Published: Jan. 20, 2016
NEW SPECIES OF BIRD DISCOVERED IN INDIA AND CHINA BY INTERNATIONAL TEAM OF SCIENTISTS
Contact(s): Layne Cameron, Pam Rasmussen
A new species of bird has been discovered in northeastern India and adjacent parts of China by a team of scientists from Sweden, China, the U.S., India and Russia.
The bird, described in the current issue of the journal Avian Research, has been named Himalayan forest thrush Zoothera salimalii. The scientific name honors the great Indian ornithologist Sálim Ali, in recognition of his contributions to the development of Indian ornithology and nature conservation.
|Photo by Per Alstrom|
The discovery process for the Himalayan forest thrush began in 2009 when it was realized that what was considered a single species, the plain-backed thrush Zoothera mollissima, was in fact two different species in northeastern India, said Pamela Rasmussen, of Michigan State University’s Department of Integrative Biology and the MSU Museum, and coordinator of MSU’s global bird sounds website AVoCet.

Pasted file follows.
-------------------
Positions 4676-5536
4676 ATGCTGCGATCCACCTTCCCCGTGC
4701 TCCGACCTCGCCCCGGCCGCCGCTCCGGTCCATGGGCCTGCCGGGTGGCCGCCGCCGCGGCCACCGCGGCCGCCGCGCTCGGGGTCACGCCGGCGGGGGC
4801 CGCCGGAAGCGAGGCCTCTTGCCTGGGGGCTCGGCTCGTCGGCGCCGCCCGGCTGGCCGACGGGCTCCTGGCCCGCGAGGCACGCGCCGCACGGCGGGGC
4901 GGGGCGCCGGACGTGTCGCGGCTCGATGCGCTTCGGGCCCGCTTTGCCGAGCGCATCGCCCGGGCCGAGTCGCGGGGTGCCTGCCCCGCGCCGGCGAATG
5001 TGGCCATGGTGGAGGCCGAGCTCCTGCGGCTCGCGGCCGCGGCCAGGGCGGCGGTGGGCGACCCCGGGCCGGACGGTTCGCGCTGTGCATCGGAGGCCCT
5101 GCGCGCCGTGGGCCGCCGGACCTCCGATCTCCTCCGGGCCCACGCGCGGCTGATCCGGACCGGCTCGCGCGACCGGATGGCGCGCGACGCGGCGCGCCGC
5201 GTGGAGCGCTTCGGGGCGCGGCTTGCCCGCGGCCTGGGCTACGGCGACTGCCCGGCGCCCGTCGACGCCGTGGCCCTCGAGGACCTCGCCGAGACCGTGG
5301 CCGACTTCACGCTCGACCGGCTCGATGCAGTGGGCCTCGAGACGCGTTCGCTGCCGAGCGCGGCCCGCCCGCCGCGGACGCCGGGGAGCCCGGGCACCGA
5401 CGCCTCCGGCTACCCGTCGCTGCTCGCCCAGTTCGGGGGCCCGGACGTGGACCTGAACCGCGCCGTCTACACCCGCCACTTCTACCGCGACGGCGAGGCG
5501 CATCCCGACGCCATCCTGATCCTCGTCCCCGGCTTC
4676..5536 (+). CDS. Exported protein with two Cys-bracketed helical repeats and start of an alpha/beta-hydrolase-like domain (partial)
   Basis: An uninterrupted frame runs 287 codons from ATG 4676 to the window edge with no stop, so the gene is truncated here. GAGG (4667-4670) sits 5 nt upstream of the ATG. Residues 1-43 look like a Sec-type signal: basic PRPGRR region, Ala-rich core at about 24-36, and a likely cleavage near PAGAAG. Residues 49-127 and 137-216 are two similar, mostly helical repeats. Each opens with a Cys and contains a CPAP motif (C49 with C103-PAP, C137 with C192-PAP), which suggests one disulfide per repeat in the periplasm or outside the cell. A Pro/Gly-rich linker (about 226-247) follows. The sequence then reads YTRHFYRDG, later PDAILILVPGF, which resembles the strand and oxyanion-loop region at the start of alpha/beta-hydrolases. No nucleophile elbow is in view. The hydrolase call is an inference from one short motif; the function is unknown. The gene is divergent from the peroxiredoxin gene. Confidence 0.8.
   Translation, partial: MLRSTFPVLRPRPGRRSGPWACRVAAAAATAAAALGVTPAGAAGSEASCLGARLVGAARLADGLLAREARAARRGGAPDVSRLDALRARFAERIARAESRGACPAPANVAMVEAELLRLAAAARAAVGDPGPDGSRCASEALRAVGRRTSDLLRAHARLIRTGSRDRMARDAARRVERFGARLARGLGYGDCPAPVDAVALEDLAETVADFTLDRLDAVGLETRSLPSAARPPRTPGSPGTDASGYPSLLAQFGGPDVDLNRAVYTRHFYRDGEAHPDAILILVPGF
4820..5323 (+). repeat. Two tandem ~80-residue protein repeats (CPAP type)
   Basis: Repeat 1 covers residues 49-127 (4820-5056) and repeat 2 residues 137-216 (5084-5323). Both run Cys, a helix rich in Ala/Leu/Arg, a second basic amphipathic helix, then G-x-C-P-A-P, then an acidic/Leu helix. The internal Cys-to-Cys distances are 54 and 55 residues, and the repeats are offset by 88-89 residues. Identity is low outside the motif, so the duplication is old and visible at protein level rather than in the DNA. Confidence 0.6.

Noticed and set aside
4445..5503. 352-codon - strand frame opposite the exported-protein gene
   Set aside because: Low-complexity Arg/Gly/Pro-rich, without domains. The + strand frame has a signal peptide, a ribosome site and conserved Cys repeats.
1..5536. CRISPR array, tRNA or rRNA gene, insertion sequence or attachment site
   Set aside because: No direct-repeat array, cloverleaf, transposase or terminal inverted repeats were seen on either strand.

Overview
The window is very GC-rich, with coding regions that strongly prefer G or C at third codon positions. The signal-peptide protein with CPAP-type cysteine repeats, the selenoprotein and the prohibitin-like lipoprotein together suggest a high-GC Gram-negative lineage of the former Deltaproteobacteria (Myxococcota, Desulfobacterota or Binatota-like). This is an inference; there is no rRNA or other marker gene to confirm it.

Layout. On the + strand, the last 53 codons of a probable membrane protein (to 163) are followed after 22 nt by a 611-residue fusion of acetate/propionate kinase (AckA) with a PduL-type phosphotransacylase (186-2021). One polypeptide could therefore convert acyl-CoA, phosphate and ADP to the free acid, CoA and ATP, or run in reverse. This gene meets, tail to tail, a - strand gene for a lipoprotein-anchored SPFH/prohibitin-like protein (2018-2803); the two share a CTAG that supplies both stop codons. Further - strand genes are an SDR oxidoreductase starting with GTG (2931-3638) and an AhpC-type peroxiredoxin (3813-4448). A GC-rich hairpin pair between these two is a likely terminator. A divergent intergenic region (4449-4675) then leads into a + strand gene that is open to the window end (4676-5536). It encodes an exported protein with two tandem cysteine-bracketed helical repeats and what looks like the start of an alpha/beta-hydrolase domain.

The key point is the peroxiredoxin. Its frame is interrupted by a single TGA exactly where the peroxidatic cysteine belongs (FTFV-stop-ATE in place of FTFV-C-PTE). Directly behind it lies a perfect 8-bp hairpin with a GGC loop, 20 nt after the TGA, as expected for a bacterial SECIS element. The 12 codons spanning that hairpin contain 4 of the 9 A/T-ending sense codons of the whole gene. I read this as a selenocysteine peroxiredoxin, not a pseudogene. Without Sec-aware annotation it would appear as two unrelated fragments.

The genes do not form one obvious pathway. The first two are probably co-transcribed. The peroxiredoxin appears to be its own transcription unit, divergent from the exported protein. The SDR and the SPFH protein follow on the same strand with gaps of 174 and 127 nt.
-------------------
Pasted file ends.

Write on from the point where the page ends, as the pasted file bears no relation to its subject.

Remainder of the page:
Rasmussen was part of the team, which was led by Per Alström of Uppsala University (Sweden).
What first caught scientists’ attention was the plain-backed thrush in the coniferous and mixed forest had a rather musical song, whereas individuals found in the same area – on bare rocky ground above the treeline – had a much harsher, scratchier, unmusical song.
“It was an exciting moment when the penny dropped, and we realized that the two different song types from plain-backed thrushes that we first heard in northeast India in 2009, and which were associated with different habitats at different elevations, were given by two different species,” Alström said.